Given the scale and speed of interest rate rises by the US Federal Reserve, determined to fight the inflationary storm hitting global goods and services, Banxico has maintained the reference rate spread between the US and Mexico, “so rates in our economy remain attractive and the net inflow of capital is controlled to avoid a possible weakening of the peso,” confirms Razú Aznar.

Practically, the upward interest rate cycle, implemented since June 2021, continues to ring-fence the peso’s reputation. Public debt is another challenge President Andrés Manuel López Obrador has taken head on, a crucial undertaking given the pressures on emerging economies emerging from the pandemic. Mexico has come out of the experience in stronger shape than many developed countries.

Public debt realistic and manageable
“The ratio of public debt to GDP,” says Razú Aznar, “currently represents 49.1 percent for Mexico, within which the external debt only contributes 15.9 percent. The weight of external debt has dropped from 19.1 percent in 2020, due to a Ministry of Finance strategy of taking advantage of the country’s financing conditions before the current increase in interest rates across the world.”

According to the International Monetary Fund, advanced economies’ gross government debt as a ratio of GDP climbed from 103.9 percent to 123.2 percent between 2019 and 2020 – a huge rise. In late 2022 this ratio is still around 112.4 percent overall. Across emerging and middle-income economies this ratio, in contrast, increased from 54.5 percent to 64.7 percent and remains at 65.1 percent in 2022, overall. “For some countries, such as Brazil, it reaches 88.2 percent today,” points out Razú Aznar.

“In Mexico, this fiscal measure rose from 53.3 percent in 2019 to 60.1 percent in 2020, but was later reduced to 56.8 percent in 2022.” This means meaningful balance of payments safety, in comparison to many other economies that now look increasingly vulnerable to debt over-reach.

Remember, says Razú Aznar, that Mexico is a major crude oil exporter, and that the income of the Mexican federal government depends significantly on this vital resource. “This is why the fiscal performance of the country was remarkable during the pandemic since its price went practically to zero.” But with a major recovery in the crude oil price, the resilience of the peso’s value is further supported.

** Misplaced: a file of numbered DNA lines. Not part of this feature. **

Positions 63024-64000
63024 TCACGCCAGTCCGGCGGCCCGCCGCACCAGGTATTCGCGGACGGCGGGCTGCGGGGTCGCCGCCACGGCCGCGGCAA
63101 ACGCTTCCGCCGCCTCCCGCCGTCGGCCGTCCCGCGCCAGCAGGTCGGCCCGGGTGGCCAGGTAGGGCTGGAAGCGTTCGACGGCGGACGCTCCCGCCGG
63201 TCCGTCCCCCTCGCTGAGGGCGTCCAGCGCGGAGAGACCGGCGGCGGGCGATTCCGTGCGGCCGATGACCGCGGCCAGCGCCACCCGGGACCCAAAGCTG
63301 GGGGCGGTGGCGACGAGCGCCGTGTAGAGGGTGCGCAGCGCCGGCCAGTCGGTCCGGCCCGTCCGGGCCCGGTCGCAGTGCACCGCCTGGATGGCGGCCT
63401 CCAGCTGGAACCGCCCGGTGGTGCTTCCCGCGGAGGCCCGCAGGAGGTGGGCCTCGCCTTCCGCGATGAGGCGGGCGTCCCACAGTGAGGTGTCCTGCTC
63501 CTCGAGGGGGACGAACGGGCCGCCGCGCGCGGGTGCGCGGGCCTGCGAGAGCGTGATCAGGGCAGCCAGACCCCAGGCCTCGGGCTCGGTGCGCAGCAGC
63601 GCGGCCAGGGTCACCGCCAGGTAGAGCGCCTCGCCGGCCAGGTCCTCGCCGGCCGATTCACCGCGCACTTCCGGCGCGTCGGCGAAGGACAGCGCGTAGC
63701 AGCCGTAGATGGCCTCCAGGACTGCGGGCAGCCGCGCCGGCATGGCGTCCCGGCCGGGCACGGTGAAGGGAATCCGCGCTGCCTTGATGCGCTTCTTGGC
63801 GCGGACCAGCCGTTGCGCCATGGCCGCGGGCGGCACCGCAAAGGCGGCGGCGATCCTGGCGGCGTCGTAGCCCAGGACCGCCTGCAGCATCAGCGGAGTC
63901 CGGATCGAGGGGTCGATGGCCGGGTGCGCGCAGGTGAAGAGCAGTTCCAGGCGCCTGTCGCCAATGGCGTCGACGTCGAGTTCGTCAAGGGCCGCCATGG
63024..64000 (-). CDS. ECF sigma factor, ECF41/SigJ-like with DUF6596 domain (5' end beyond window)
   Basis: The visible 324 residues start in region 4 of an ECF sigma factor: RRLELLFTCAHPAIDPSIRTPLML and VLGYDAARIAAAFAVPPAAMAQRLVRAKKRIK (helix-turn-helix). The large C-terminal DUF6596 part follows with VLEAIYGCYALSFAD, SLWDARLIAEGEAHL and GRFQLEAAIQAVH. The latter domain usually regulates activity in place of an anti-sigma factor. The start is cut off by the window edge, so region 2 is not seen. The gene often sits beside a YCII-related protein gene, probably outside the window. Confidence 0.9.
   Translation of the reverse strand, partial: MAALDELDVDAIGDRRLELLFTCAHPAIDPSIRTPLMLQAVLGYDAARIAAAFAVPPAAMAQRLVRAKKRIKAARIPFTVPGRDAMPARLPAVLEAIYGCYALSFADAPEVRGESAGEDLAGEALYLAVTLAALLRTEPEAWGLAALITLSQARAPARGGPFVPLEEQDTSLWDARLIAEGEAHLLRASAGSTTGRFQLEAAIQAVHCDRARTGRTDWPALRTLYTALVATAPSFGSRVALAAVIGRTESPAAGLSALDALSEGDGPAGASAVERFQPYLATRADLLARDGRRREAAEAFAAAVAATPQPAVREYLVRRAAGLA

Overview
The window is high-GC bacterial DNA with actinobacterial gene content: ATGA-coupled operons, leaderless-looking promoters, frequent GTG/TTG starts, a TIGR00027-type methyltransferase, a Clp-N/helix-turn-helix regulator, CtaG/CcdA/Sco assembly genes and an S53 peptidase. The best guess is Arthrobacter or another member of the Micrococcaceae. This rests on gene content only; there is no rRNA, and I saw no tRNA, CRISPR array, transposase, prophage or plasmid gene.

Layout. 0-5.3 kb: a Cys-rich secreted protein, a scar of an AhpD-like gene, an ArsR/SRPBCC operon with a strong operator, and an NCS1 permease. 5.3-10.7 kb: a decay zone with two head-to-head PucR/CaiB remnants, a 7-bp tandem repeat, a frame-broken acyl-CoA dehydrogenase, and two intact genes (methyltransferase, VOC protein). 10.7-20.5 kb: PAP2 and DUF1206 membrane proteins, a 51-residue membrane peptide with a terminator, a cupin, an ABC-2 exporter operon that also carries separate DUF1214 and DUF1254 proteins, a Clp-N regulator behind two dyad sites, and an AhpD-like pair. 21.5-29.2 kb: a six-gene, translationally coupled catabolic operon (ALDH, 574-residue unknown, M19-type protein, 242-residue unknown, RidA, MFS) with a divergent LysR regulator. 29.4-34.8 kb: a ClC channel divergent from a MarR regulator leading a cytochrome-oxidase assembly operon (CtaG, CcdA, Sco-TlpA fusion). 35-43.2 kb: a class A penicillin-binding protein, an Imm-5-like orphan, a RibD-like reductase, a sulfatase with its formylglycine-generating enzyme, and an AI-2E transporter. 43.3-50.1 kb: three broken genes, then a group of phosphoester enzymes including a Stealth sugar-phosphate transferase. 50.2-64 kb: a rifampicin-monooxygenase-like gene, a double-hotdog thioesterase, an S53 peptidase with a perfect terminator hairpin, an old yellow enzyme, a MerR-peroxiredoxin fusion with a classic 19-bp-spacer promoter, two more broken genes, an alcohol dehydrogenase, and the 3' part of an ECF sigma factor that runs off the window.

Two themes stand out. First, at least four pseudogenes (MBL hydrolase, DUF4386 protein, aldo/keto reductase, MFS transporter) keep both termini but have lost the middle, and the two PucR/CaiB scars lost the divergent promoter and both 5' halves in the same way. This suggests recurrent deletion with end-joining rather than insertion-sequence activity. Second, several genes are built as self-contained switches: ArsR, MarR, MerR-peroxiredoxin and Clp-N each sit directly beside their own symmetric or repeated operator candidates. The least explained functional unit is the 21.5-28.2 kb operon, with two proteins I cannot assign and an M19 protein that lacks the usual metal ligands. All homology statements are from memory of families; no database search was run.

This has not gone unnoticed by the global credit rating agencies who now increasingly judge Mexico’s credit grading as among the most reliable of all LATAM countries and emerging economies. This confidence boost is crucial reiterates Razú Aznar. “Sovereign risk ratings affects both a country’s financing conditions and are a reference point for debt issuers in the economy.”

In late 2021 when DXY dominance was re-building, one dollar bought almost 22 pesos. A year later, late 2022, one dollar buys 19.5. It’s just as impressive against the euro. By late 2021, a euro bought 24.5 pesos. By early November 2022, a euro was buying 19.4 pesos – a 20 percent depreciation in favour of MXN.

Pension power provides stability
Mexico’s retirement fund industry in Mexico, the Afores, has long been the main vehicle for channelling the savings of most Mexicans. A founding administrator of retirement savings in the Mexican pension system, Afore XXI Banorte has been at the heart of the pension system for 25 years. But any change must be sustainable, as well as closely stuck to.

25 years after the start of the defined contribution pension scheme, Afores has now accumulated close to $250bn – about 18.5 percent of Mexico’s total GDP. “This source of financing for national investment is another major factor that works in favour of the country’s macroeconomic stability, reflected in the recent strength of the peso,” Razú Aznar points out.

“An excellent example of this is the role that the Afores have played with domestic sovereign debt. As of October 2022, Banxico reported that non-residents reduced their participation in the sovereign debt market implying a net outflow of 110.2bn pesos ($5.2bn). Nonetheless, the Afores at the same time, have increased their total position by 82.6bn pesos ($4.2bn) in sovereign debt, which is equivalent to 75 percent of the net outflow reported by non-residents. This has somewhat contributed to the strength of the Mexican Peso.”

And such leverage will be increasingly important. In 2020 President Obrador launched a bill to reform Mexico’s pension system. This carefully choreographs gradual increases in the contribution rate from 6.5 percent of wages to 15 percent by 2030. “This will enhance the scope of the Afores as a source of financing for economic activity,” believes Razú Aznar. “It is estimated assets managed by the Afores will reach 56 percent of GDP in 2040, compared to pre-change estimates of 35 percent.”

“We are very pleased,” finishes Razú Aznar, “to contribute responsibly to the macroeconomic stability of the country and, at the same time, to support the proper management of public monetary policy in Mexico.”